LAWRIE WILLIAMS: China: sharp falls in gold output and consumption in 2019

According to figures published recently by the China Gold Association, 2019 saw a reduction in the nation’s gold output and estimated consumption, although even the reduced figures keep China as the world’s No.1 producer and consumer of gold.  While we do not argue with CGA’s assessment of overall gold output, we do suggest that gold flows into China are in fact rather higher than the reported consumption figure which may well be because gold set aside for financial transactions between banks and financial institutions does not form part of the estimated consumption figure.  It may also be that some, if not all, of the apparently additional gold is going into the Central Bank to form part of the nation’s gold reserve, although this may be being done without it being announced officially, nor appearing in the gold reserve as reported to the IMF.

According to a Reuters report, quoting figures released last week on the China Gold Association’s website, the country’s gold consumption in 2019 came in at 1,002.8 tonnes – an apparent fall of 12.9% compared with the year previous.  The report put the fall down to higher gold prices, combined with an economic slowdown in the country’s GDP growth – presumably exacerbated by the ongoing trade and tariff war with the USA.

However, as we recently reported – see: China gold demand 20% down y-o-y – although we also saw a sharp fall in gold flows, down perhaps as much as 20% on the 2018 figure, we assessed Chinese accumulations last year at over 1,600 tonnes of gold.  This figure (the total of gold withdrawals out of the Shanghai Gold Exchange)is far closer to the sum of known gold imports from entities which report gold exports to China like Switzerland, Hong Kong, Australia, the UK and the USA plus China’s own gold output, plus allowances for unknown imports from those countries which may not break down their gold exports on a country-by-country basis and for scrap gold conversion.

The Reuters report noted that gold jewellery consumption in Mainland China was down by 8.2% to 676.23 tonnes – in part due to fabricators using less gold in their products to keep prices down. Gold bars and coin demand was seen as being down 27% to 225.8 tonnes.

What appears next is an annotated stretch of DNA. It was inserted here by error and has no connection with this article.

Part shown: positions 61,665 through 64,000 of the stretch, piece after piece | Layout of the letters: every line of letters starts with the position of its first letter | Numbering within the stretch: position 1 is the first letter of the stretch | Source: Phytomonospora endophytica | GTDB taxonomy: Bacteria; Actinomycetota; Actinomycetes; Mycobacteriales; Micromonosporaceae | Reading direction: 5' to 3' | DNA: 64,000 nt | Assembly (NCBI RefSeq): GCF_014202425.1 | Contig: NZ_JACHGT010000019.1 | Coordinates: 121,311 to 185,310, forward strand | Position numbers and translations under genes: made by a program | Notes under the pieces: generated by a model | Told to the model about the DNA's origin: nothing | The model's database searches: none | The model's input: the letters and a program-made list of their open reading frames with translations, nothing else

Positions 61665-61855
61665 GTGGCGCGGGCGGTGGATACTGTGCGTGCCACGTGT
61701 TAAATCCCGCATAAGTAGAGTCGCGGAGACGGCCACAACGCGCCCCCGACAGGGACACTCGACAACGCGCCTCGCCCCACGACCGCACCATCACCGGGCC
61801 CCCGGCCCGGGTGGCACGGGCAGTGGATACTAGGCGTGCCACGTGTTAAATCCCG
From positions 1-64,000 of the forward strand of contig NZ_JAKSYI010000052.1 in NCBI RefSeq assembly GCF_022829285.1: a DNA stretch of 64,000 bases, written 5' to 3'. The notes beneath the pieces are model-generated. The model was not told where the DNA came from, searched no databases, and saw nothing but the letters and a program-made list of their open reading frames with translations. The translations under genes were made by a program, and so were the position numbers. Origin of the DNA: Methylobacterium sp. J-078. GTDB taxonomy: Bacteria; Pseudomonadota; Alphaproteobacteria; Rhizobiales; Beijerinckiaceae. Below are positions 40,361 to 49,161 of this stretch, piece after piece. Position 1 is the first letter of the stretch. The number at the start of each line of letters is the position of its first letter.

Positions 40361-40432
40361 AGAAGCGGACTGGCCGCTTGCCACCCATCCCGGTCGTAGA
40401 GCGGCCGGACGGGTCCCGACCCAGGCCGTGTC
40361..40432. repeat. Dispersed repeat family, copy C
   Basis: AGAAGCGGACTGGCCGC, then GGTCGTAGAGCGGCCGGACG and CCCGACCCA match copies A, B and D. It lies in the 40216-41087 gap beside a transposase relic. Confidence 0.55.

As to 2019 gold production this was put at 380.2 tonnes – making China still comfortably the world’s leading producer – but down by 5.2% on the 2018 figure.  This was the third straight year of reduced output due to increased environmental regulation and resource depletion.  This was despite a 6.6% rise in secondary gold extraction from the smelting and refining of imported precious and base metal concentrates.  While China remains the world’s No.1 gold producer, other countries like Russia and Australia are catching up and if output continues to fall at the current rate China could lose its world No.1 gold producer tag within the next five years – probably to Russia which is seeing its own production rise year on year.

As to the current year we have to expect that Chinese gold consumption will continue to fall- perhaps sharply should the effects of the Wuhan coronavirus, and consequent domestic restrictions, continue for any length of time.  At the moment infections and deaths seem to be rising exponentially and this could have a huge impact on China’s GDP growth and a consequent big reduction in the buying power of individuals.  This of course could affect global gold supply/demand fundamentals in terms of reduced global demand, but this could be counterbalanced by safe haven buying of gold, particularly if global equities continue to drop.

28 Jan 2020

About the author

Lawrence Williams

Lawrence (Lawrie) Williams is a well known London-based writer and commentator on financial and political subjects, but specialising in precious metals news and commentary. He is a qualified and experienced mining engineer having graduated in mining engineering from The Royal School of Mines, a constituent college of Imperial College, London - recently described as the World’s No. 2 University (after MIT).

e: lawrie.williams@sharpspixley.com